If they choose not to solve this mystery? Well, if they come back after their adventures, they may find half the town murdered by the "Kin Strangler".
4/5 For an adaptable plot. Go to Comment
First of all, i'd like to say Congrats on yer first post, and welcome to the citadel, Knight. Now! On to the item.
In terms of spelling and grammar, not too bad - perhaps you should read over some of the things you write to make sure it fits, but all in all, it's not bad.
I agree completely with Moonhunters no.2 point - I enjoyed reading of the battle between the two great powers, and seeing Corus's own sword turn against him. This is a great historical item with a mythological background - I could see drunken 'heros' talking about it in taverns. But this is never the weapon that could ever be wielded by a player, or their enemies. The sword should always be there, but there should never be a chosen one. It's nice as a physical aid to a religion, perhaps.
Now, there IS an interesting 'curse' to the weapon that you could play on: Judgement doesn't care who is wielding it - it judges both sides of the party. If in the first two instances a 'hero' uses that sword and is found on the 'innocent' side, he might start getting a bit cocky. If he then is so arrogant as to think that he could mow through a third enemy when he could easily spare that creatures life and go around it without it knowing, the judgement might find the hero as a sinner. And since it is so powerful, there is no 'second chances' in this. You make the wrong choice, you die. The end.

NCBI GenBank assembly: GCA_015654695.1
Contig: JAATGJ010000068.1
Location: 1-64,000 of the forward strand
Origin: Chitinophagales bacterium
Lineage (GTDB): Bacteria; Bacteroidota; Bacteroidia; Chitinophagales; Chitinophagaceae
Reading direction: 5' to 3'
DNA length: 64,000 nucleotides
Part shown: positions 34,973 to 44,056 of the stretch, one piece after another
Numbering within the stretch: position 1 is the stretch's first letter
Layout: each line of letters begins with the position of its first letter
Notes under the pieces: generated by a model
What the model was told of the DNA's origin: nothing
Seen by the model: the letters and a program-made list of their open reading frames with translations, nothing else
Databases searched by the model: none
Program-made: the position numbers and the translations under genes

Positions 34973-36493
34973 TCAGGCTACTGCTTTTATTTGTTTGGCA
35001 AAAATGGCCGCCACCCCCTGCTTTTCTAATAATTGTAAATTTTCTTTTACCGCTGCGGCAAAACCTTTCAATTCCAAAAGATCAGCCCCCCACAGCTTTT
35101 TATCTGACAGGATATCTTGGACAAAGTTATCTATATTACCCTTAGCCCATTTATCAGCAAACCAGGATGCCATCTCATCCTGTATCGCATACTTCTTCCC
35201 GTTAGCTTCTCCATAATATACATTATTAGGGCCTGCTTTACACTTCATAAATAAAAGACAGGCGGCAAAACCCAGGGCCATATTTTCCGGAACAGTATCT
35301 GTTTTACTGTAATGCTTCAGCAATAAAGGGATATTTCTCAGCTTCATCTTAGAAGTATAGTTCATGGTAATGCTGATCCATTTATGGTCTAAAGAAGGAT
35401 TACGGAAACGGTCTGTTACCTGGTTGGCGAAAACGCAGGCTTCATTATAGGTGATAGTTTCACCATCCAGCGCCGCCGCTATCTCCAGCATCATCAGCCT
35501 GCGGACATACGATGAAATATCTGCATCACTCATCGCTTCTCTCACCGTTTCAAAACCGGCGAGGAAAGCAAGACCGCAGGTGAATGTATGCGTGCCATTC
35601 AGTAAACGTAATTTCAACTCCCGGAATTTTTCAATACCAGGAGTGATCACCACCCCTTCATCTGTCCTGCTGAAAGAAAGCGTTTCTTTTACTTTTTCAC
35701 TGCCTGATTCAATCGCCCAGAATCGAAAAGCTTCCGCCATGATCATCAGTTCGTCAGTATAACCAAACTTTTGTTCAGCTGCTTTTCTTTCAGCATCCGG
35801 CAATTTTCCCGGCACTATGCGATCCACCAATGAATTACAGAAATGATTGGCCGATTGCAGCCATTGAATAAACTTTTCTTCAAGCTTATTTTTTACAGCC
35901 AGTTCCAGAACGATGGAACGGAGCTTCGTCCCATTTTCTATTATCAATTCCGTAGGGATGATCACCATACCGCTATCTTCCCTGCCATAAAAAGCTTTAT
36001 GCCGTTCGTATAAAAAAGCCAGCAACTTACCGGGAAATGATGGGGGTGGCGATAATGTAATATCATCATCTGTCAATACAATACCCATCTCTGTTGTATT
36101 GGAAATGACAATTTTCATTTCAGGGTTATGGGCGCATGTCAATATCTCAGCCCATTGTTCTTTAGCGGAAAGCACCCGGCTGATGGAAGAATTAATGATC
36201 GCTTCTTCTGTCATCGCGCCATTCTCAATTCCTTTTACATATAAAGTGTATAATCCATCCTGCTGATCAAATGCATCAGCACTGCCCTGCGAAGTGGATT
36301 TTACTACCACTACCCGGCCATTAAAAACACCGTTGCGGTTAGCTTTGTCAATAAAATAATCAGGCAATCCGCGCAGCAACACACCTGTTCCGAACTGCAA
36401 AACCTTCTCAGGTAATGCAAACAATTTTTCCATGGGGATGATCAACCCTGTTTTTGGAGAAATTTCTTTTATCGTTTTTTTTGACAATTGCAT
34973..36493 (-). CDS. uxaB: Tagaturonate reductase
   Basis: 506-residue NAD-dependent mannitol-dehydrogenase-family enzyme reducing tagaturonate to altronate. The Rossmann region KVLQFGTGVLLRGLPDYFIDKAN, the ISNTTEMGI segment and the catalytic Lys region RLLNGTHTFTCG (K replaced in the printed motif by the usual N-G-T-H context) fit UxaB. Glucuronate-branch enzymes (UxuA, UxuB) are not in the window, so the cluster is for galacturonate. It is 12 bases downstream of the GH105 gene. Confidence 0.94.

So anyway, definitely too powerful, but it shows some promise, nonetheless.
Okey then. Like the backstory, like the power, and the thought of the humiliation such emotions might give. Like the fact that the demons can still choose to be cruel and evil. What don't I like about this item?
not too much. :)
One question I have though - how long will they think like a human? I mean, a simple 3-tap and BAM! They have emotions for eternity seems a bit too powerful to me. Perhaps the feelings wear off after a few days? weeks? months? years?
One thing I will bring up - mainly because others will if I don't - is that you should run your posts through a spellchecker before you submit it. The fact that you can spell Precarious and Lecherous, yet mispell plague and impossible suggests your posting was a bit rushed.
Anywho - nicely done all-round. I'm tossed between a 4 and a 5, but in the end, I give it
4/5. Go to Comment
What if when a character died and the price to bring him back into the world was to allow an evil or good version to be placed in the world with the sole purpose of killing the character that just got its life back? The copycat character would die apon completeing his mission.....or would he?
Ideas ( System ) | November 1, 2004 |